"Cyclists use cameras to capture dangerous drivers"

thirdcrank
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Re: "Cyclists use cameras to capture dangerous drivers"

Postby thirdcrank » 3 May 2013, 9:58am

You only need to watch a television news report to see that close ups / wide angles and all the rest of it can be carefully manipulated to give the producer's version - and that's all before any editing of the actual footage.

The integrity of all evidence has to be considered and that's just as true of video evidence as it is of anyhting else.

Having said that, a fixed focus helmet cam or a camera mounted on a bike hardly gives much scope for jiggery pokery. OTOH, it may reveal things potentially helpful to the defence. Perhaps the biggest benefit to the cameraman is that they can pick and choose what they report or publish: their own embarrassing moments can be quietly overlooked.

Bear in mind that with any prosecution, evidence is disclosed in advance to the defence.

EnquiringMind
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Re: "Cyclists use cameras to capture dangerous drivers"

Postby EnquiringMind » 3 May 2013, 10:07am

I think it strongly depends on what the camera is being used to claim. For instance, it's hard to judge distance with any camera that doesn't include both road users in its field of view (i.e. junction CCTV), so I'd be loath to use it to claim anyone cut me up unless I hit or had to obviously fend off the vehicle.

On the other hand, use of a mobile or a clear infraction such as failure to stop at a stop line or driving through a red light is pretty much open and shut...

Geriatrix
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Re: "Cyclists use cameras to capture dangerous drivers"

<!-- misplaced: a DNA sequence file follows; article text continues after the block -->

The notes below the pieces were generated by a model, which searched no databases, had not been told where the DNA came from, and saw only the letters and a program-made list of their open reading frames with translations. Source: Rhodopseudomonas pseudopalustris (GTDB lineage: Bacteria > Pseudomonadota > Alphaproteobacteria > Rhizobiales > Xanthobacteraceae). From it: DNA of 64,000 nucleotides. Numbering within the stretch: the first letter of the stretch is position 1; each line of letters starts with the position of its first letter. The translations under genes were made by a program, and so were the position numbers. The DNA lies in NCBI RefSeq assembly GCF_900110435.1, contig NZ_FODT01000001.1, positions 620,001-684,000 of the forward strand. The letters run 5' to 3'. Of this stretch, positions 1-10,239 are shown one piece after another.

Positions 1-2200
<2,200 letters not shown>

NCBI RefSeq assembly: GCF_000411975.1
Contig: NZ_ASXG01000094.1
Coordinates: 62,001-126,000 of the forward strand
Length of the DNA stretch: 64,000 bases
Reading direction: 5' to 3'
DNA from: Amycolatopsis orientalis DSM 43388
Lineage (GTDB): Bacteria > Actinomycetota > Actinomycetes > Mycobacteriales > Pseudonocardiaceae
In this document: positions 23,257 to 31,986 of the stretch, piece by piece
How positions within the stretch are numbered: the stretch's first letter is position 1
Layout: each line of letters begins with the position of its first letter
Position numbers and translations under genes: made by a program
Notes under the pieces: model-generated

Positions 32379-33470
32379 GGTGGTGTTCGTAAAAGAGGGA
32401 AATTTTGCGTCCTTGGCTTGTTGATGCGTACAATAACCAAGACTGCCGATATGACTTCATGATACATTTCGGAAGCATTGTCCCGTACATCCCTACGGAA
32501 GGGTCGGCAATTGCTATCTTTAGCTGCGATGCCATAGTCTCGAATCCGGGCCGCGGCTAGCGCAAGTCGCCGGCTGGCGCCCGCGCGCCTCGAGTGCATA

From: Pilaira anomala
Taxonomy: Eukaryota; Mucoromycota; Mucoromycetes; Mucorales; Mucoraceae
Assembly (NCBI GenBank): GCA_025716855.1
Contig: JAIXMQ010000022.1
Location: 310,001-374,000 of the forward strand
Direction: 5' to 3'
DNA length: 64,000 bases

Postby Geriatrix » 3 May 2013, 10:16am

iviehoff wrote:There is an important difference, and that is who was in control of capturing of the image. When the person in control of capturing of the image is a person involved in the case, the issue of admissibility of the evidence does have to be taken seriously, because in principle the person in charge of capturing the image has the power to be selective about what is recorded, or to frame it in a particular way. I think it is correct that whenever the image is captured by a participant in the incident, that proper consideration is given to whether what we see is a reliably neutral record. It should also be routine to check it hasn't been tampered with, whoever recorded it.

It is true that a YouTube clip can give a selective view of the incident which is why in a court it should be the unedited clip that is used as evidence. The cyclist has no real ability to be selective about the footage he captures, especially if he is trying to avoid a collision. If it's on the helmet it captures what he is looking at. If it's on the bike it captures where it is pointing - usually where the bike is going or a rear view of where the bike has been.


Camera evidence is a double edged sword, the cyclists behaviour is exposed to critical scrutiny as much as the drivers.
For a successful technology, reality must take precedence over public relations, for nature cannot be fooled - Richard Feynman

EnquiringMind
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Re: "Cyclists use cameras to capture dangerous drivers"

Postby EnquiringMind » 3 May 2013, 10:24am

^ that's a big advantage of camera use in my opinion.

There's long been a strange undercurrent that people who buy dashcams to fit to their car, or headcams for their helmet are somehow going out to manufacture collisions and conflict.

Although I agree that there's probably quite an interesting social psychology paper or two to be written about what people choose to upload to YouTube and how they present it, a growing number of pretty mundane people have cameras (no insult intended!) - apparently sales are soaring.

In my case, I know for certain that recording myself has rounded off more than a few rough edges (on the bike and in the car).

I linked to the camera I use from the article in the OP. At around 2.5 tanks of fuel I can understand that it's not the cheapest investment, but I compare with the value of our no claims bonus and justify it easily that way (with the bike as a welcome bonus).

Geriatrix
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Re: "Cyclists use cameras to capture dangerous drivers"